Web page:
Could a decades-old story of a politician’s long-dead dog really help determine the direction, even the outcome, of the 2012 presidential election? Whether or not Mitt Romney wins today’s Michigan primary, there’s no doubt that it’s been a damaging couple of months for the presumed Republican frontrunner, and at least part of that damage has been fallout from the curious resurgence of a nearly thirty-year-old story about the Romney’s Irish setter Seamus.

For the four or five of you still blissfully free of the 2012 political spin cycle, here’s the increasingly well-worn story of Seamus in a nutshell: In 1983 Romney took his wife and their five kids in the family station wagon to make a twelve-hour trek from Massachusetts to Canada. Their Irish setter Seamus was placed in a kennel strapped to the top of the car. About halfway through the trip Mitt’s son Trigg saw a mysterious brown fluid streaming down the back of the car. When it dawned on Trigg what the brown stuff was—namely diarrhea from their rooftop dog—he groaned in disgust (“Ew, gross!”). Soon all of Trigg’s siblings, alerted to the sickening run-off flowing down the back of their car, were joining in the horrified chorus. Mitt—displaying “emotion-free crisis management” as Neil Swidey so evocatively put it in his original Boston Globe article—quickly pulled over to a service station, got Seamus down from the roof of the car, hosed Seamus and the car down, then put the dog, still ill, back on top of the car and hit the road for the second half of their trip.

For the majority of us not running for the highest office in the land, this tale would be just a funny little family story, as it no doubt was for the Romneys until it became a political football, or truncheon, a story recalled for its grossness and to poke gentle fun at their eminently practical, no-nonsense dad. But when the story broke nationally in 2007, the political press immediately latched onto it as yet one more bright and shining indicator of Romney’s essential coldness and lack of empathy.

I remember first hearing about it in an editorial written at the time by the New York Times liberal columnist Gail Collins, from which I got the distinct image of Romney practically tying the dog with rope—sans kennel—directly to the roof of the station wagon. Whatever her actual phrasing—my memory isn’t that good—this was definitely the kind of impression her words, chosen for emotional impact over accuracy—conveyed.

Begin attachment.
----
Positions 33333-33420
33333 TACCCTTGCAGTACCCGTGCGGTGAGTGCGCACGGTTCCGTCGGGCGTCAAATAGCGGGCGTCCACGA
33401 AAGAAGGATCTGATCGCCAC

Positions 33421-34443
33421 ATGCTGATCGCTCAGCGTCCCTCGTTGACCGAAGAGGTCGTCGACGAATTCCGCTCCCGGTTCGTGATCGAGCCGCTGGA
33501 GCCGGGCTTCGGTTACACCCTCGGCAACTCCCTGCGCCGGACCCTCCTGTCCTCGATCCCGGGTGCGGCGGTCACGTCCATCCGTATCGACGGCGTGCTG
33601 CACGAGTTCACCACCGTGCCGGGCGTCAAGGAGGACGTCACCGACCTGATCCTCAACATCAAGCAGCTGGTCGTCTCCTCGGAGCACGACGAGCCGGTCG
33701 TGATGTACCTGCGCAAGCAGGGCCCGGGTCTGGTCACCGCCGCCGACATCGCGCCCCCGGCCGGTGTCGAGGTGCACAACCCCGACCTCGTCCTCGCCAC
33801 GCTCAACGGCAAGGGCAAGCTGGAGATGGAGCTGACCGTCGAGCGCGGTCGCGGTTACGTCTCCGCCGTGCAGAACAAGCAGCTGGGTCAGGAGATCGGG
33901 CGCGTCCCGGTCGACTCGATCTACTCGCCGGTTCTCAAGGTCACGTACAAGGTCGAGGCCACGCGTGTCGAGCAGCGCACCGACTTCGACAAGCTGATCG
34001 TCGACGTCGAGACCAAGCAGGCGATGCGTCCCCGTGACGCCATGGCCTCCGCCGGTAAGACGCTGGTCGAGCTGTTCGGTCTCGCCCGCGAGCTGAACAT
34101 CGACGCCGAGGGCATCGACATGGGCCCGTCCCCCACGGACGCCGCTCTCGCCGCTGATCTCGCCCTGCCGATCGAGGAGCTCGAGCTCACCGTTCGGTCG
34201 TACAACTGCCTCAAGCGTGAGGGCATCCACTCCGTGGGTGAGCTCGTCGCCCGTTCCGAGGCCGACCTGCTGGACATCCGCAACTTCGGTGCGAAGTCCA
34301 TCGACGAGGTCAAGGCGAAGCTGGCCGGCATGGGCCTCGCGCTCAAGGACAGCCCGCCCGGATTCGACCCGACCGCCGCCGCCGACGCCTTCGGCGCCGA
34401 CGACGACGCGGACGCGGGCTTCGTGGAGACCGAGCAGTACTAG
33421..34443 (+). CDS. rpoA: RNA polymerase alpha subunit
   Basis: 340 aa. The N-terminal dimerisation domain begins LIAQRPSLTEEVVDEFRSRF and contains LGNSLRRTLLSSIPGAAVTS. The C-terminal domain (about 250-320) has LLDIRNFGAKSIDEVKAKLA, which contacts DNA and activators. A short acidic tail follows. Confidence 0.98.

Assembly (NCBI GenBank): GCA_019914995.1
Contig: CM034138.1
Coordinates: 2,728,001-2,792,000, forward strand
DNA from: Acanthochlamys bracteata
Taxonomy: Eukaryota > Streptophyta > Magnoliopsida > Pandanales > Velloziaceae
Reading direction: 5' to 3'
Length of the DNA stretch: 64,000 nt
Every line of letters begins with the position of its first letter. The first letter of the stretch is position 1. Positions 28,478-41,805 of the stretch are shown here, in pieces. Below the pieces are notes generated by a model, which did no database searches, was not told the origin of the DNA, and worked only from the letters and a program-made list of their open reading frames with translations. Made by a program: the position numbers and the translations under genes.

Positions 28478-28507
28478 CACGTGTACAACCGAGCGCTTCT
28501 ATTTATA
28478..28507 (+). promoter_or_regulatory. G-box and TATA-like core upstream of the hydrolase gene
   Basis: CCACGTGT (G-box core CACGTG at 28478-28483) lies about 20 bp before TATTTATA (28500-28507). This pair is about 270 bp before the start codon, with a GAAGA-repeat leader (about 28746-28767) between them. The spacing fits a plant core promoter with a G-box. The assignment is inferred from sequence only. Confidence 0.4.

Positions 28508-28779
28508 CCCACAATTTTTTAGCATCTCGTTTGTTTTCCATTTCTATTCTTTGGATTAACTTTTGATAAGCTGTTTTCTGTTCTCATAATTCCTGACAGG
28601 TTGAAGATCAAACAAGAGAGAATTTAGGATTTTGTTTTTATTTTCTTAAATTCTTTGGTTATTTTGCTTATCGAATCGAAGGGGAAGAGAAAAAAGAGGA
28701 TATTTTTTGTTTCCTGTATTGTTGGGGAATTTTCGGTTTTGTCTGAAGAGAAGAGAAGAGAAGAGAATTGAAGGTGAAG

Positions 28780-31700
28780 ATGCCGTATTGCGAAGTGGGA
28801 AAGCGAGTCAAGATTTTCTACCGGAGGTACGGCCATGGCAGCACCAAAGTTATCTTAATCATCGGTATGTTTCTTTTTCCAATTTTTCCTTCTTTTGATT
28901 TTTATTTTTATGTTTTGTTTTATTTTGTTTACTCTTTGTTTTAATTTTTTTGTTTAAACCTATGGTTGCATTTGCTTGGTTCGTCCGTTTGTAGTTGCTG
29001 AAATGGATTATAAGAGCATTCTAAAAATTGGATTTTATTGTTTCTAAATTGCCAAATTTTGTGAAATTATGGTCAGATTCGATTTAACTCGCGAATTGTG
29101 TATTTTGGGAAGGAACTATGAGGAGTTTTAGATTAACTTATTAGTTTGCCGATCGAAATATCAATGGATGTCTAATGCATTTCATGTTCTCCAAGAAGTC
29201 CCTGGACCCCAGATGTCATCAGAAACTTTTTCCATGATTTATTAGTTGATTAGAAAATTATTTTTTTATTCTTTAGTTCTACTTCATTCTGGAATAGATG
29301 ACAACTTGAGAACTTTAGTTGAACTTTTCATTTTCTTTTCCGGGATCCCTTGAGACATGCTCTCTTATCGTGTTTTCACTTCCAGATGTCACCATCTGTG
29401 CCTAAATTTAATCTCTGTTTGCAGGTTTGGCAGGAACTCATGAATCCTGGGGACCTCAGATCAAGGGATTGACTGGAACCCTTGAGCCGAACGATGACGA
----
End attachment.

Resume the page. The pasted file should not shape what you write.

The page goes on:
Since then, the story was repeatedly, even relentlessly, revisited by Collins, “who has written about Romney’s dog in over 30 of her columns,” a factoid I put in quotes to indicate not just how many times Gail Collins has written about poor Seamus at this point but even how many articles have been written by others mentioning how many times Gail Collins has written about Seamus at this point. Even my brother, a long-time Gail Collins fan because of her passionate thrashings of Republican excess throughout the long, dark liberal’s winter of the Bush administration, has said that her banging the drum about the Romney dog story has gotten a little old.

But possibly her diligence has finally paid off. The story is certainly enjoying a healthy second life. Much has been made lately of an interview between Fox News’ Chris Wallace and Romney during which Wallace took the opportunity to berate Romney for what Wallace clearly felt was an act of animal cruelty. “I have a yellow Lab named Winston,” Wallace says to Romney, “I would no sooner put him in a kennel on the roof of my car than I would one of my children. Question: What were you thinking?” Wallace then added that Massachusetts law prohibits placing a dog on top of a car as Romney did.

Romney’s response to Wallace, that Seamus loved the kennel and literally would jump on top of the car to get into it, is questionable on its own (that dog sure could jump!), and it’s not helped by Romney’s terminal disingenuousness and inability to make anything he says sound as though it were even vaguely approaching the truth. Moreover, Romney compounds his lame explanation’s questionable veracity by insisting that the kennel was “airtight,” unintentionally suggesting that not only was Seamus claustrophobically—and apparently illegally—confined on the roof of a car for a 12-hour drive in a way that distressed the dog to the point of illness, he was actually being suffocated to boot. Obviously this was a misstatement the notoriously thin-skinned Romney spouted in an effort to deflect the question, but it’s indicative of exactly why his handlers keep him out of one-on-one interviews and unstaged events to the greatest extent possible.

In January, during his brief surge against Romney’s seemingly implacable advance toward the Republican nomination, Newt Gingrich tried to capitalize on the Mitt “dog cruelty” meme by starting a corny website called Not long after, however, a Newt-related “wife cruelty” meme pretty much took the flamethrower to whatever buzz the old Romney dog story might have brought, and Newt’s surge faded quickly away.

About the same time, in early January, Neil Swidey, concerned that his one small asterisk in history would be as the writer who broke the Romney dog story, published a new editorial explaining why he had written the original 2007 piece, clarifying his personal feelings about the Seamus story, and giving his theories on why the story was continuing to have such legs. He explains that while he certainly understood that he had a “golden nugget” on his hands with the scoop, he’d originally intended for the story to serve not as a critique but as an indicator of how purely Romney is driven by logic, not emotion, a virtual Spock of politics.